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3/2014 對話訊息- Harrison Owen Interview: Inviting Flow「接納順應萬物自然節奏與自發性組織狀態」

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「哈里森‧歐文(Harrison Owen) 專訪:接納順應萬物自然節奏與自發性組織狀態」

3月2014年 對話新訊息

開放空間科技是一種組織會議或引導團體的模式,而對許多引導者來說,開放空間是一種生活型態。以下的文章是Ashley CooperMycelium school,針對自發性組織、架構、邀約及甚至是悲傷等議題,專訪開放空間科技創辦人哈里森歐文(Harrison Owen)的精華內容。

問:即便您被認為是開放空間的發明者,但您卻十分堅持您並未創造它,您能解釋您說的意思嗎?

開放空間背後是一個自發性組織的概念,這概念已經存大約13.7億年之久了。此過程有效,我並沒有創造它。我沒有發現任何東西。只能說當時我已經山窮水盡,需要進行一項會議,會有很多人參加,當時的我根本不知道該怎麼做。

所以,只要有人試著要了解那所謂為哈里森歐文發明的開放空間過程,就有人會想要發明出更好的、不同的或隨便什麼的方法。實際上,哈里森歐文並沒有發明它,也並未這樣聲明過,它完全是自行運作的。這是為什麼他們稱它為自發性組織。要組織一個自發性組織的系統,不但是自相矛盾,更是愚蠢。

問:當事情有所進展並促進自發性組織時,組織架構扮演甚麼樣的角色?

若你是要討論組織架構的話,你真是找錯人了。我見過績效最強的工作團體,其實從未有實際的指揮組織架構。他們也許會說他們有,並且是按照計畫執行,但事實上,當他們已經融入於中,無論進行的內容是什麼,他們都會隨機應變,發明進行的方式。無論是將軍、橄欖球員、經理人、諾貝爾得獎者等等都是這樣。若有人認為他們都是跟隨著計劃執行,那真是一派胡言。

這聽起來很邪門,但想想看,組織架構只是我們想像力去虛構出來的。每件事情從真實世界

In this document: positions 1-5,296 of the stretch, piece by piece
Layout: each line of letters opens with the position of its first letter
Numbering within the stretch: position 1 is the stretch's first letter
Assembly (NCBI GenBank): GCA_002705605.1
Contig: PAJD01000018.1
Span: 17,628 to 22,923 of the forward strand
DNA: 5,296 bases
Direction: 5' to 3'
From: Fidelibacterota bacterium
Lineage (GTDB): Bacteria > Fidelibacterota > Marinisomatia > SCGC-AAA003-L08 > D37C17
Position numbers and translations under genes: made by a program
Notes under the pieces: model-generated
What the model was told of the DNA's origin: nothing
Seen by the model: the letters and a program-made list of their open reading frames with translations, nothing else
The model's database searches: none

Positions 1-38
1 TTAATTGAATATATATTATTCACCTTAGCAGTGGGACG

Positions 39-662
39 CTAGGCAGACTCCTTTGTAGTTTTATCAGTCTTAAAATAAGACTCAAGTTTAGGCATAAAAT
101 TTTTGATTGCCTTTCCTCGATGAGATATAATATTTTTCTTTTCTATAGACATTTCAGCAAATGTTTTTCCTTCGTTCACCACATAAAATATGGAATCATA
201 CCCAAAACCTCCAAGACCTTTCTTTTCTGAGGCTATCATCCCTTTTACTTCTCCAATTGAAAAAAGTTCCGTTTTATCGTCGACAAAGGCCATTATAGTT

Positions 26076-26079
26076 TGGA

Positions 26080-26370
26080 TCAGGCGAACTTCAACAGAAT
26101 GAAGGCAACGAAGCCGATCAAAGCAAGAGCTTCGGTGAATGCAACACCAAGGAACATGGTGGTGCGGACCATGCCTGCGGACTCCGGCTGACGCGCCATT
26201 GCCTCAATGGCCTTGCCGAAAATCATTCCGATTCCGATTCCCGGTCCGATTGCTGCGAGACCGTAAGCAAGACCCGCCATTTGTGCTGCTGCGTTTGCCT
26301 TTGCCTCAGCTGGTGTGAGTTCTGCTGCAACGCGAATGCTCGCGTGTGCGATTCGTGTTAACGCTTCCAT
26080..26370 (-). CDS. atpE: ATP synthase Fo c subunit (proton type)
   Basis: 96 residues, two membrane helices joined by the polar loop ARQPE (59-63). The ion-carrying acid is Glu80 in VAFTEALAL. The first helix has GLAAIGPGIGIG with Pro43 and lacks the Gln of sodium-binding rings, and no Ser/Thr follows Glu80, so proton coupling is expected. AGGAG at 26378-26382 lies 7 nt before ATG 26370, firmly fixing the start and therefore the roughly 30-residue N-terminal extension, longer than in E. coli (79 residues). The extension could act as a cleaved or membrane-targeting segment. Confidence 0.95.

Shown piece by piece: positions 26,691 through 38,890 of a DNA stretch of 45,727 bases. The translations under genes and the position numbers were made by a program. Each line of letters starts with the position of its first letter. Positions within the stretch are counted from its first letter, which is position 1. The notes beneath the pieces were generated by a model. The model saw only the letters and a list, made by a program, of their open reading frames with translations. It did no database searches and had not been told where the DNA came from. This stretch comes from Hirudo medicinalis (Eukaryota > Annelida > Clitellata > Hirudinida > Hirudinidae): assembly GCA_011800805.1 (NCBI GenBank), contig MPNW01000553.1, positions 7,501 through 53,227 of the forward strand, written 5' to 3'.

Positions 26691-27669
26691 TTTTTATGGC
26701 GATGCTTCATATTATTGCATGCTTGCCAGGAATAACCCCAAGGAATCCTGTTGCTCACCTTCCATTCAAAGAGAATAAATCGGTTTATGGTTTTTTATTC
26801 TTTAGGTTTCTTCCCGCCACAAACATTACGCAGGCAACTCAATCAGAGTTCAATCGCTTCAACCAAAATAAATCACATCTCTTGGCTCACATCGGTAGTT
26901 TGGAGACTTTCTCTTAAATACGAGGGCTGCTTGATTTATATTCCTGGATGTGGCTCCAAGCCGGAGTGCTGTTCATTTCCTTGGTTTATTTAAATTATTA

到環境都是一個不斷持續的過程,都是能量,都是能量的流動。結果我們只擷取其中的一個小片段,就認為「事情應該是這樣的」。實際上,那早就已經是25秒鐘以前的狀態。實際上,萬物都是處於一個流動的節奏中。這樣的情況下,組織架構像是一個支柱,讓我們以為我們可以控制及了解我們所處的環境。

問:邀約的力量是什麼?

邀約能讓生活豐富。邀請對方時,你讓對方感受到你將別人真的當一個人來尊重。尤其是當你要創辦新的企業、一流的公司或是規劃你的生日派對,如果某人說「你給我過來,然後這做這個做那個」,我立刻就知道我的生活品質會下降了。但若有人告訴我;「哈里森,我們衷心希望你能參與,做你自己,發揮你的所長」,我定會全力奉獻。

對我來說,開放空間就是生命。當我被邀請,我就在那裏。當我被控制,我就不出現。我不認為我和地球上其他75億人口或地球上的其他人有什麼不同。過去我們一起工作的所有團體,當我們發出真誠的邀約,他們可以選擇接受或拒絕,他們如果來到現場,就是因為他們真的想參與,那時候就會有很棒的事情發生。不僅僅在開放空間、埃及的解放廣場、中國的天安門廣場、阿拉伯之春、美國大革命。全球各地的人,當他們真的關心某些事情,他們會有激昂的反應並且擔起責任來。

問:當人們對於自己熱衷的事物願意扛起責任,且迫切要成為蛻變及變革的一份子時,這過程也可能讓人歷經悲傷。您能說說悲傷及哀悼的重要性嗎?

我認為在所有的商學院中應納為必修課的一門課程,就是走過悲傷的學習。我的意思是,萬物中恆定不變的現象就是結束。許多人會想:「哦,這樣不是太糟了嗎?」我不這麼認為,我覺得很棒。生命真正美好的,就是它誕生,經歷燦爛的生命,然後結束。哀傷的過程是人也是組織會經歷的過程。這是我們都必經的歷程,我們也可以幫助人們度過這困難的歷程。比起浪費時間枯坐在會議裡,我想這是值得去做的事。

問:您認為像開放空間這樣的做法是否會越來越有名氣且被接受?

無論是否值得,我自己感覺我們正處於重大變革的邊緣。事實上,並沒有人轉變什麼。轉變表示有人殷切地往某個方向去做,希望產生後續的發展。我覺得我們正處於這股轉變之中。我覺得開放空間是個訊號而非起因,指引我們,讓我們知道我們已經到了臨界點,以前管理學的書籍教導我們管理的方法的不足,終於充分顯現出來,讓人們知道這些控制、控制、不斷控制的過程已經不再有效。

我想接下來要思考的一個嚴肅的議題是:既然我們是一個自發性組織的系統,那接下來呢?我們是否能接受我們不去管理這個自發性組織的系統,而順勢而行?每個水手、滑雪者、衝浪者都這麼做。順勢而行並不代表不需要技巧,或是我們沒辦法讓運作的過程發揮最大的效益。